Motorists "should feel angry" that forecourt fuel prices did not fall more dramatically in August, the RAC has said.

The assertion comes after the organisation's data revealed a 0.27p drop in the price of the average litre of petrol last month, while the average price of diesel fell by 0.38p per litre. As a result, the end of August saw the average litre of diesel cost 131.66p, while the average litre of petrol cost 128.88p.

However, the RAC says the prices should have fallen more dramatically after the wholesale price of petrol - the amount the fuel costs the retailers - fell by 4.38p. It was a similar story for diesel, which saw wholesale prices drop by 1p per litre.

Man filling petrol fuel in car holding pump nozzle

The motoring organisation says that reduction "should" have led the average forecourt petrol price to fall by "at least" 2p per litre last month. Such a cut in prices would have meant filling a typical family car's 55-litre fuel tank would have been £1.10 cheaper at the end of August, whereas in fact the price of a fill-up fell by just 15p.

“Drivers have the right to feel angry that the price of fuel did not fall more in August than it did," said RAC fuel spokesperson Simon Williams. "With nearly 4.5p coming off the wholesale price of petrol drivers should have seen, at the very least, 2p a litre being knocked off at the pumps by the end of the month.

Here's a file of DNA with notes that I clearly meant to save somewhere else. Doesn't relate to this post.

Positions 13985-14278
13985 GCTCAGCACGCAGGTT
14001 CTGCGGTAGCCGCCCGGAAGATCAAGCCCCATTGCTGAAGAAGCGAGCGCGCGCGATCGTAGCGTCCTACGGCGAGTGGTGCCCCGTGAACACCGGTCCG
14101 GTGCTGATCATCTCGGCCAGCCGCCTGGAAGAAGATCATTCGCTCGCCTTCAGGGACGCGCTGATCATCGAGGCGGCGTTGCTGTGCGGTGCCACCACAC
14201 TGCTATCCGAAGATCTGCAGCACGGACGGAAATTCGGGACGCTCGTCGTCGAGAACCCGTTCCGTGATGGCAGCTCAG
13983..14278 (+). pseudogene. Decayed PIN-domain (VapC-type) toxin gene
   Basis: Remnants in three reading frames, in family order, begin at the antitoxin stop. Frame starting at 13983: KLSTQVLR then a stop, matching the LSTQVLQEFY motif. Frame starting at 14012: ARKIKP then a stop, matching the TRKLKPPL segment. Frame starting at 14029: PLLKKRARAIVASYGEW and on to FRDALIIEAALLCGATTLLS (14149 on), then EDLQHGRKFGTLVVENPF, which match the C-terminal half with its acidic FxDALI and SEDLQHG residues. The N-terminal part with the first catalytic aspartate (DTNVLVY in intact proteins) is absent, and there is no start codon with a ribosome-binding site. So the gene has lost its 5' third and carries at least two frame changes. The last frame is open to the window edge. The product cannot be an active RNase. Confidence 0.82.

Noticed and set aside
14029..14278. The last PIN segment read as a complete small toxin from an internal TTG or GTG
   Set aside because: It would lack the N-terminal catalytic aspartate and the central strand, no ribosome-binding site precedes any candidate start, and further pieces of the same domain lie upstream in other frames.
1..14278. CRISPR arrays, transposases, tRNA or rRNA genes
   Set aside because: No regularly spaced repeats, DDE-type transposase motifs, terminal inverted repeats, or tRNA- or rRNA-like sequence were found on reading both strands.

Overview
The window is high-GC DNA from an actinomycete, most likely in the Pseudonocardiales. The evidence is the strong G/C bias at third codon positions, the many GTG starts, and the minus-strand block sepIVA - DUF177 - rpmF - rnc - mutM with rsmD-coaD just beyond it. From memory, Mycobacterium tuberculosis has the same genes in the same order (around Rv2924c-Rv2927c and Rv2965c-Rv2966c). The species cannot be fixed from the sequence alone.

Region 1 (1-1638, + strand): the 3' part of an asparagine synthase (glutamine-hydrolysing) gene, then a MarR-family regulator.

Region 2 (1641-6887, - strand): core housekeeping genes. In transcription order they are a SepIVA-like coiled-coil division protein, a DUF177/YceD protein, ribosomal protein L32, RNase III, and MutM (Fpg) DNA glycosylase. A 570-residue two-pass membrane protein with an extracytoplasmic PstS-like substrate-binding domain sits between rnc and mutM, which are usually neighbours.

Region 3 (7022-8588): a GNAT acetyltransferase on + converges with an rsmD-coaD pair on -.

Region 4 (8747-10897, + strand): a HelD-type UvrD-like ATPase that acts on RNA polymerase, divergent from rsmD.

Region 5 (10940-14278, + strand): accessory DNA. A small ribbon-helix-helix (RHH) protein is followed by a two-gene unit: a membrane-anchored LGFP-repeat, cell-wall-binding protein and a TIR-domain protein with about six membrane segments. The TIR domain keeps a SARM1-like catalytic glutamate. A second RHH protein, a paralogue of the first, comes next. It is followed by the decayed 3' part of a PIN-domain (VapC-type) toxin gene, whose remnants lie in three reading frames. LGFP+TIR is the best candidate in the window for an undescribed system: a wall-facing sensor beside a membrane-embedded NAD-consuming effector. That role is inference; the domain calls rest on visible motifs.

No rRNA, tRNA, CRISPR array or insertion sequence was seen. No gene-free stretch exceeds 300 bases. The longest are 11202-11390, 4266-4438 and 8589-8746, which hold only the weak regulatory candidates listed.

Esso fuel station in London

“While the average price charged by the supermarkets came down a little more than the UK average, they should really have led the way with larger cuts which would have spurred other retailers to reduce their prices too.

“By our calculations retailers ought to be charging around 126p for a litre of unleaded based on a wholesale price of 98p a litre, which many retailers will have bought at a couple of weeks ago, and then factoring in delivery, a reasonable margin of 5p a litre and VAT. As for the supermarkets, they could easily be selling at around 122p.

“There was a time when a 4.5p reduction in the wholesale price would have led the supermarkets to cut their prices significantly, but unfortunately those days seem to have passed as they no longer appear to have the appetite for them despite the clear wholesale market dip. Perhaps they are hedging their bets thinking there could be a further drop in the value of sterling which will could cause wholesale prices to increase again.”

Petrol station at night time